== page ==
Moose Alces alces habitat use at multiple temporal scales in a human-altered landscape
Journal article, Peer reviewed
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Original versionWildlife Biology. 2011, 17 (1), 44-54. 10.2981/10-073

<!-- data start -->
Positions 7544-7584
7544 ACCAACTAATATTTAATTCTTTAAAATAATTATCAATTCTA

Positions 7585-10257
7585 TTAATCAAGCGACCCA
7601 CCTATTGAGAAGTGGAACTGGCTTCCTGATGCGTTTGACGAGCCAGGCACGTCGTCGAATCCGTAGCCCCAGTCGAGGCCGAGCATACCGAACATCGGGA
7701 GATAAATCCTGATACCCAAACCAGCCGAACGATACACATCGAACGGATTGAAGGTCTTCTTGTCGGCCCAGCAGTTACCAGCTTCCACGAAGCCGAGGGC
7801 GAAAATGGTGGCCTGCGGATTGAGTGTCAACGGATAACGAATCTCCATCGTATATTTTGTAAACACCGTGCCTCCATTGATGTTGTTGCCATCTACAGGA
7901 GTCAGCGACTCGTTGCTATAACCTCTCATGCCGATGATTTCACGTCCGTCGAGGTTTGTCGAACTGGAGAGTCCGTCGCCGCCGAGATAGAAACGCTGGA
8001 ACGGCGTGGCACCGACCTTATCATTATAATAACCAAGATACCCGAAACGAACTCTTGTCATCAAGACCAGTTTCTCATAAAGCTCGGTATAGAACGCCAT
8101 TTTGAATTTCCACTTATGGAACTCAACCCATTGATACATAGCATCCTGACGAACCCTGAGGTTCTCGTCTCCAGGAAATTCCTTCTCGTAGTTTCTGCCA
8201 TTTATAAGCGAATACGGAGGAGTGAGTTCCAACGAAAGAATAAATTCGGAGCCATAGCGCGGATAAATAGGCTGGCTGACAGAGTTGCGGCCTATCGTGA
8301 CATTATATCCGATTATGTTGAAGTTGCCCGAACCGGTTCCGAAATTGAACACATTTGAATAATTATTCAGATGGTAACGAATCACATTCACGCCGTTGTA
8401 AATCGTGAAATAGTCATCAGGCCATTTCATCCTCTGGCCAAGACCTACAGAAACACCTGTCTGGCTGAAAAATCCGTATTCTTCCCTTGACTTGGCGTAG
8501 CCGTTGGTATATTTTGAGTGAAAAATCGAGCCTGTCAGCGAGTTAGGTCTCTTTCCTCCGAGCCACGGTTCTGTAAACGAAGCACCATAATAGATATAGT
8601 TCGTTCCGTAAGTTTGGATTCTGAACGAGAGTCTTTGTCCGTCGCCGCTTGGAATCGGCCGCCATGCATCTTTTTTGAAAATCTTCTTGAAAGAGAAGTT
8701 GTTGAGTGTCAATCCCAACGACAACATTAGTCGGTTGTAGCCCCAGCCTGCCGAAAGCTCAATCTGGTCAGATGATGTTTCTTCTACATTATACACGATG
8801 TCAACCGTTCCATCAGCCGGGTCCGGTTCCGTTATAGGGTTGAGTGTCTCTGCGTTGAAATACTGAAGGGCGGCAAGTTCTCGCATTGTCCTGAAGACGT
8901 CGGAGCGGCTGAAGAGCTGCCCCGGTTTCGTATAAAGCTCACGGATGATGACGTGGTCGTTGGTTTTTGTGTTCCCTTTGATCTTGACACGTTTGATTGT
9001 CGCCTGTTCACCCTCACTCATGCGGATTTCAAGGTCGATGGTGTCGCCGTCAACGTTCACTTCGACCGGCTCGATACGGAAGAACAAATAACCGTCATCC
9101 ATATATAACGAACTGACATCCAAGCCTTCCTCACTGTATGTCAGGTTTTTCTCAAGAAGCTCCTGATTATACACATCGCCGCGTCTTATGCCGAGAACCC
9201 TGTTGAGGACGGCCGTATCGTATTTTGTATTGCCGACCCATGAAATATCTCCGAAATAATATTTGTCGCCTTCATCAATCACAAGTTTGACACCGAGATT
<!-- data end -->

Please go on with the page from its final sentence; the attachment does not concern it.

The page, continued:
Habitat alteration by humans may change the supply of food and cover for wild ungulates, but few studies have examined how these resources are utilised over time by individuals of different sex and reproductive status. We examined circadian and seasonal variation in habitat utilisation within a moose Alces alces population in central Norway. Our study area covers forests and open habitats, both influenced by human alterations (e.g. forestry and agriculture). We expected moose to select habitats with good forage and cover in all seasons, but to select open foraging habitats mainly during night-time. Moose selected good foraging habitats, such as young forest stands and cultivated land during night, whereas the utilisation of older forest stands providing cover increased during daytime. This circadian pattern changed throughout the year, seemingly related to variation in hours of daylight and provision of forage. Young forest stands provided higher density of preferred food plants compared to older stands and were highly selected from spring until autumn. Relative to young forest, the selection for older forest stands increased towards winter, likely due to provision of higher plant quality late in the growing season, and to reduced accumulation of movement-impeding snow during winter. Selection of cultivated land varied among seasons, being highest when crop biomass was high. We also found some indications of state-dependent habitat selection as reproducing females avoided open, food rich areas in the first months after their calves were born, whereas males and females without young selected these areas in spring and summer. Our results clearly show that moose exploit the variations in cover and food caused by forestry and agriculture. This is particularly relevant for moose in Norway as current changes in forestry practice lead to a reduction in young, food-rich forest stands, possibly aggravating the already declining body conditions and recruitment rates of moose.